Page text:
Division of labor to maximize fitness is a phenomenon seen in several insects of the order Hymenoptera, including bees, ants and wasps. The extraordinary system entails a single queen responsible solely for reproduction; and the rest for all other tasks; building the nest, protecting against predators, gathering food. The queen ensures authority over reproduction by releasing pheromones that render the worker females sterile, a fascinating fact known for a long time.
The true identify and nature of these pheromones, however, has remained largely elusive, till the recent publication of a new study in Science. Through their work, Oystaeyen et al. (2014) have identified for the first time a conserved class of chemicals that are used to induce sterility in worker population of bumblebees, desert ants and wasps.
The study started with a simple question-is a conserved compound responsible for worker sterility in multiple Eusocial species? The suspect was long-chain hydrocarbons, shown previously to act as pheromones in one species of ants. To answer this question, Oystaeyen et al. used gas chromatography mass spectrometry to identify various chemicals on the cuticles of queens and workers and used deductive reasoning to identify chemicals unique to queens. Synthetic versions of these were used to test the chemical’s effects on worker ovary development in the absence of the queen. In addition, previous data from 64 other eusocial insects was synthesized. The conclusion-in three species, the bumblebee, the desert ant and the common wasp-saturated hydrocarbons are indeed responsible for worker sterility.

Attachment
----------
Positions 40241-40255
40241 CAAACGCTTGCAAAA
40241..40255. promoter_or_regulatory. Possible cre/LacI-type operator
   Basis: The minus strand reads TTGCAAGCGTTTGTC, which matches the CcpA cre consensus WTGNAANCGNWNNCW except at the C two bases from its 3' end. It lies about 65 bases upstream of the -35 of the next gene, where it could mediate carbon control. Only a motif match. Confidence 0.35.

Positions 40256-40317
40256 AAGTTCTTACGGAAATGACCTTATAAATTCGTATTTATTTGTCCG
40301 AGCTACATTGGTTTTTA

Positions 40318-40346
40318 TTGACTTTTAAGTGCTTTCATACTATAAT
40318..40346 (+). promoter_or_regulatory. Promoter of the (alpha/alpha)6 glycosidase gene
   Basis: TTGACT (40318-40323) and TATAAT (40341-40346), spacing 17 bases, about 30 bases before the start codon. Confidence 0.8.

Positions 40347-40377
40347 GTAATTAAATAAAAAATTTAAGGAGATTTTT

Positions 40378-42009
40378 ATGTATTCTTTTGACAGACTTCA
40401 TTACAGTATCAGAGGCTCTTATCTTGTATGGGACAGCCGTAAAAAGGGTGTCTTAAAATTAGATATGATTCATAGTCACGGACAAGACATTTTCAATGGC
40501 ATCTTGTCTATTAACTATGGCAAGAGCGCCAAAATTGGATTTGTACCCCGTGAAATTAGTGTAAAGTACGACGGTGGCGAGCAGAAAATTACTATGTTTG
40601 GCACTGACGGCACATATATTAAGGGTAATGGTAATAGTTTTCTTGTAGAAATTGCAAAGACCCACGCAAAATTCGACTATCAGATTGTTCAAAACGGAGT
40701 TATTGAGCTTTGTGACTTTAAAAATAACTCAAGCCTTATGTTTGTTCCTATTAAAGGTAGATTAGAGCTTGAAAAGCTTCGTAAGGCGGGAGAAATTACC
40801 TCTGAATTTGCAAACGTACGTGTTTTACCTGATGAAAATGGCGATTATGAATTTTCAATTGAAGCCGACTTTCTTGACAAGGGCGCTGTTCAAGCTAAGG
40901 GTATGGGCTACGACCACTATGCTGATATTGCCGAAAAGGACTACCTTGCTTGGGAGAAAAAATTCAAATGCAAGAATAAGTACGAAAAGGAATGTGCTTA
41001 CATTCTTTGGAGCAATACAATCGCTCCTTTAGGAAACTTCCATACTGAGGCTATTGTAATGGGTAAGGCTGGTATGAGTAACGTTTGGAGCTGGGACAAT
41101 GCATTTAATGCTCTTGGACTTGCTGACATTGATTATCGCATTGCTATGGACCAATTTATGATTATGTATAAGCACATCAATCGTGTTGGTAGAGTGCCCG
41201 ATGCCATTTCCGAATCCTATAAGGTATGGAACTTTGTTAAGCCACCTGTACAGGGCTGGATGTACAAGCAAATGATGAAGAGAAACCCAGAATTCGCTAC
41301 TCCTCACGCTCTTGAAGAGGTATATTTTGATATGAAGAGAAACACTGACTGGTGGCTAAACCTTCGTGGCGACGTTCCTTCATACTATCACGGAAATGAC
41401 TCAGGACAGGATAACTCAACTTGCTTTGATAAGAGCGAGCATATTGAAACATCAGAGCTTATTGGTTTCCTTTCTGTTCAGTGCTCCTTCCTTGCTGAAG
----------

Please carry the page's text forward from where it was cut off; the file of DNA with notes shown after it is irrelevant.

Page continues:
This finding sheds light on the evolution of eusocial species. Turns out these hydrocarbons are also used to attract mates in some species and thus it is proposed that their primary objective was in fact to attract a mate and not to suppress worker sexual development.
It will be interesting to look out for studies that identify more of these chemicals used for sexual selection in these species.
Oystaeyen et al. (2014) Conserved class of queen pheromones stops social insect workers from reproducing. Science. 343 (6168): 287-290.